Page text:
Traditional Chinese Medicine:

The restoration of harmony is integral to Chinese herbal medicine.   Harmonious balance is expressed in terms of the two complementary forces – yin and yang; and the five elements – fire, earth, metal, water, and wood.   The five elements are of particular importance to the Chinese herbalist; they give rise to the five tastes by which all medicinal plants are evaluated.   Fire gives rise to bitterness, earth to sweetness, metal to acridity, water to saltiness, and wood to sourness.   Each taste is said to have a particular medicinal action; bitter-tasting herbs drain and dry; sweet herbs tonify and may reduce pain; acrid herbs disperse; salty herbs nourish the kidneys; sour herbs nourish the yin and astringe, preventing unwanted loss of body fluids or qi.   Herbs that have none of these tastes are described as bland – a quality that indicates that the plant may have a diuretic effect.   The taste of a plant can also indicate the organ to which it has a natural affinity.   Besides   defining particular herbal tastes the Chinese ascribe different temperatures to herbs – hot, warm, neutral, cool and cold.

Ayurveda:

Ayurveda medicine has ancient roots in the Indian subcontinent.   It also recognizes five elements:  ether, fire, water, air, and earth.  These five elements manifest themselves in the body to form the tridosha or three basic humors:   vata (the principle of air or movement); pitta (the principle of fire); and kapha (the principle of water).  Ayurvedic Medicine sees all universal energies as having their counterparts within the human being.   The healing process seeks to achieve in individuals a balance between the elements of air or wind (vata), fire or bile (pitta), and water or phlegm (kapha).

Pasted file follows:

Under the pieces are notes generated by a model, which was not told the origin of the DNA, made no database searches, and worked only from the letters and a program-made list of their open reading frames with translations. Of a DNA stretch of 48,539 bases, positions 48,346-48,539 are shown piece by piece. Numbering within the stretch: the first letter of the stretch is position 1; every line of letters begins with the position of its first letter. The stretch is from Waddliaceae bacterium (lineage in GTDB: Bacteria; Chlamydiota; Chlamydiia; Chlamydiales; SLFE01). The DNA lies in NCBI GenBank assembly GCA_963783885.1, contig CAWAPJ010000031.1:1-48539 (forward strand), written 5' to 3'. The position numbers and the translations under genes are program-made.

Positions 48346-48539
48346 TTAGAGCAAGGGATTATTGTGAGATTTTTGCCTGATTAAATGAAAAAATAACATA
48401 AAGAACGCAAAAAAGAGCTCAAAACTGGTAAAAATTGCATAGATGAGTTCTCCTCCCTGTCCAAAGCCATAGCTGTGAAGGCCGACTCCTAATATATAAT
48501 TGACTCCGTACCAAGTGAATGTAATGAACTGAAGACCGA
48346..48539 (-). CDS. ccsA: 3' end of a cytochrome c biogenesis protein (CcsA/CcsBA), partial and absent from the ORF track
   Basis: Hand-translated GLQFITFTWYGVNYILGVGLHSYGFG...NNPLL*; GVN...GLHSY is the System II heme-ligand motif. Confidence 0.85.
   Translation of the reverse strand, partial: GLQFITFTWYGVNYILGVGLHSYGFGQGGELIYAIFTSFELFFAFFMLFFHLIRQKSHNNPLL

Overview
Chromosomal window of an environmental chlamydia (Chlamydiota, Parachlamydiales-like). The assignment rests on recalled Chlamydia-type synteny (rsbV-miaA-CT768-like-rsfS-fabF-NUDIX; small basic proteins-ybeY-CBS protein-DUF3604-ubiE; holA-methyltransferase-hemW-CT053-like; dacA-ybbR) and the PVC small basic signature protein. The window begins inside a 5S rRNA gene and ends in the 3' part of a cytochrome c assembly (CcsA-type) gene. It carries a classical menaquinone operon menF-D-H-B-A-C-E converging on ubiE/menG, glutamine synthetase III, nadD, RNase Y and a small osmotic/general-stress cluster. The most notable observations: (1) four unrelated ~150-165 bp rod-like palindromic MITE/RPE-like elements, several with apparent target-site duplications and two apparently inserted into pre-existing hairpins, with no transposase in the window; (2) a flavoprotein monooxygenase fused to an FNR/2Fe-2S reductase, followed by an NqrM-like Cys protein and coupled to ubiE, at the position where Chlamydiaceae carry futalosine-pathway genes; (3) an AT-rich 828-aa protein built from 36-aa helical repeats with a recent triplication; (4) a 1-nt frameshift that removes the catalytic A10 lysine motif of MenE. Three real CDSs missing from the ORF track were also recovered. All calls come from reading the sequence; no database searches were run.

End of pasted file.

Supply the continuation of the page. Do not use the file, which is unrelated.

Ayurvedic Medicine holds that the taste of an herb is indicative of its properties.   The Sanskrit word for taste, rasa, means “essence”.  There are six essences; sweet, sour, salty, pungent, bitter, and astringent.  For example, pungent, sour, and salty-tasting herbs cause heat and so increase pitta (fire); sweet, bitter, and astringent herbs have precisely the opposite effect, cooling and decreasing pitta.   As in Chinese herbal medicine, ayurvedic texts categorize all plants according to this system, so that their herbalists can prescribe herbs more easily.

Western medicine: